SHAIHU UMAR: A Nigerian Rediscovery, Restoration, and Representation

#Nigeria #USA: SHAIHU UMAR, directed by Adamu Halilu in 1976, is a notable work of Nigerian cinema that was once thought to be lost. It was *rediscovered* in 2016 when the negatives and prints were found in the Nigerian Film Corporation’s archive.

Berlin-based Arsenal Institute restored the film from the original negative, and it was later acquired for distribution by New York-based ArtMattan Films, the founding sponsor of the touring New York African Diaspora International Film Festival (NYADIFF).

SHAIHU UMAR is based on a novella of the same name by Abubakar Tafawa Balewa, who served as the first and only prime minister of Nigeria after independence.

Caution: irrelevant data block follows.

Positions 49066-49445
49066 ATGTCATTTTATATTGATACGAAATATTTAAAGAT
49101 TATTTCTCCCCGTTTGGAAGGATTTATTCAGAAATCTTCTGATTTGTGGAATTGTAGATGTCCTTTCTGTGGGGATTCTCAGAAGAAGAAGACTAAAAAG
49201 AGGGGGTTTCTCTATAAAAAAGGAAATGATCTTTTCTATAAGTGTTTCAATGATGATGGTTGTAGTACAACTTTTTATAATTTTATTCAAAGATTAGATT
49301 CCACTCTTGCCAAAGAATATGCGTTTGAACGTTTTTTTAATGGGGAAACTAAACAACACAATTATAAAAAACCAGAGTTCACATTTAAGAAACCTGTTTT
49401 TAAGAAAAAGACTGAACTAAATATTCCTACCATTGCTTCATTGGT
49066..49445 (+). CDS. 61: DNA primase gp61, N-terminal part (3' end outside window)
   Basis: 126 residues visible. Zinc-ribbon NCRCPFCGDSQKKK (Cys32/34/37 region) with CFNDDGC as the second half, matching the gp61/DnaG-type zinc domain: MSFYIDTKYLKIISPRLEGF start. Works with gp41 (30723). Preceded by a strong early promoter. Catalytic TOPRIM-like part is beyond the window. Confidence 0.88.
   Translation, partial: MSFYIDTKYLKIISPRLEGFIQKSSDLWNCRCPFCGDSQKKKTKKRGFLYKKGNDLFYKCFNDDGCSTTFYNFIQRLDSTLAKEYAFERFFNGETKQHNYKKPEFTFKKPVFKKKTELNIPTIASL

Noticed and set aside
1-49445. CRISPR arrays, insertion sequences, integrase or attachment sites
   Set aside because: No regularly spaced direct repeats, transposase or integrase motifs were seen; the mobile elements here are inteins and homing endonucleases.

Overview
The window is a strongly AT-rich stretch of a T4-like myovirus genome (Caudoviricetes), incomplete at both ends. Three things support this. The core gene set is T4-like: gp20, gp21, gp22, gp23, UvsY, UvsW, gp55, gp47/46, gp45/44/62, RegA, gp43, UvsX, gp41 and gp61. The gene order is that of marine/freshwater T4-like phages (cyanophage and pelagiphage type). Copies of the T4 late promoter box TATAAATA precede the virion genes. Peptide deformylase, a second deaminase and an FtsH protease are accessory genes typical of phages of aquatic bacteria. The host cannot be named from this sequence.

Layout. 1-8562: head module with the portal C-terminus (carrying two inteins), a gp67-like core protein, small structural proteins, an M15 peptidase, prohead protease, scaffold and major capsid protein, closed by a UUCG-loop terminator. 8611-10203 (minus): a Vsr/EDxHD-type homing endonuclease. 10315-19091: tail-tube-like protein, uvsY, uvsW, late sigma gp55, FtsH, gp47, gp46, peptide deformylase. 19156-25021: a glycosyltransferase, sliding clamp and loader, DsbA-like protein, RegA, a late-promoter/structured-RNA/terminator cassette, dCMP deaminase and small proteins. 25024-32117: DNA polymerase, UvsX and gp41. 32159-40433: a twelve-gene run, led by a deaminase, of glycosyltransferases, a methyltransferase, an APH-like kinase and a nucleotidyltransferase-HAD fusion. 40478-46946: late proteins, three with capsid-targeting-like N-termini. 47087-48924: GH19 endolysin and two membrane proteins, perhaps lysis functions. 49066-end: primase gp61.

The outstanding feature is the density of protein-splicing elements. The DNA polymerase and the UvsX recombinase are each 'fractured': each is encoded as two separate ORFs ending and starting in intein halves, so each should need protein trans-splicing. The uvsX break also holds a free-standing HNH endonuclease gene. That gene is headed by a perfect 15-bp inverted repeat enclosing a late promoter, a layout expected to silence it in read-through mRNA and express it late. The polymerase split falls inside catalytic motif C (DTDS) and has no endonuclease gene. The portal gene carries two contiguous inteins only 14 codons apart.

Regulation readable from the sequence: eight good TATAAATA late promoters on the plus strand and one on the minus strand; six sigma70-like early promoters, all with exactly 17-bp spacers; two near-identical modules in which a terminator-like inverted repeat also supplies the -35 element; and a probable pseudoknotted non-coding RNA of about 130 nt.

Set in northern Nigeria towards the end of the 19th century, the story follows the titular character, Shaihu Umar, an Islamic scholar, as he recounts his life story, marked by modest beginnings, separation from his mother, trials of slavery, and eventual adoption by his Arab master as a son rather than a slave.

The film’s significance lies in its rediscovery as a cultural and historical depiction of Nigeria during a transformative period in African history, produced during a period that was not far removed from independence. As part of a Black History Month programming event, ArtMattan will screen the restored SHAIHU UMAR on February 25, 2024, in New York City.

As ArtMattan is also behind the touring NYADIFF, it’s likely that the film will continue to travel, and may come to a screening room near you!

Take a peek at SHAIHU UMAR: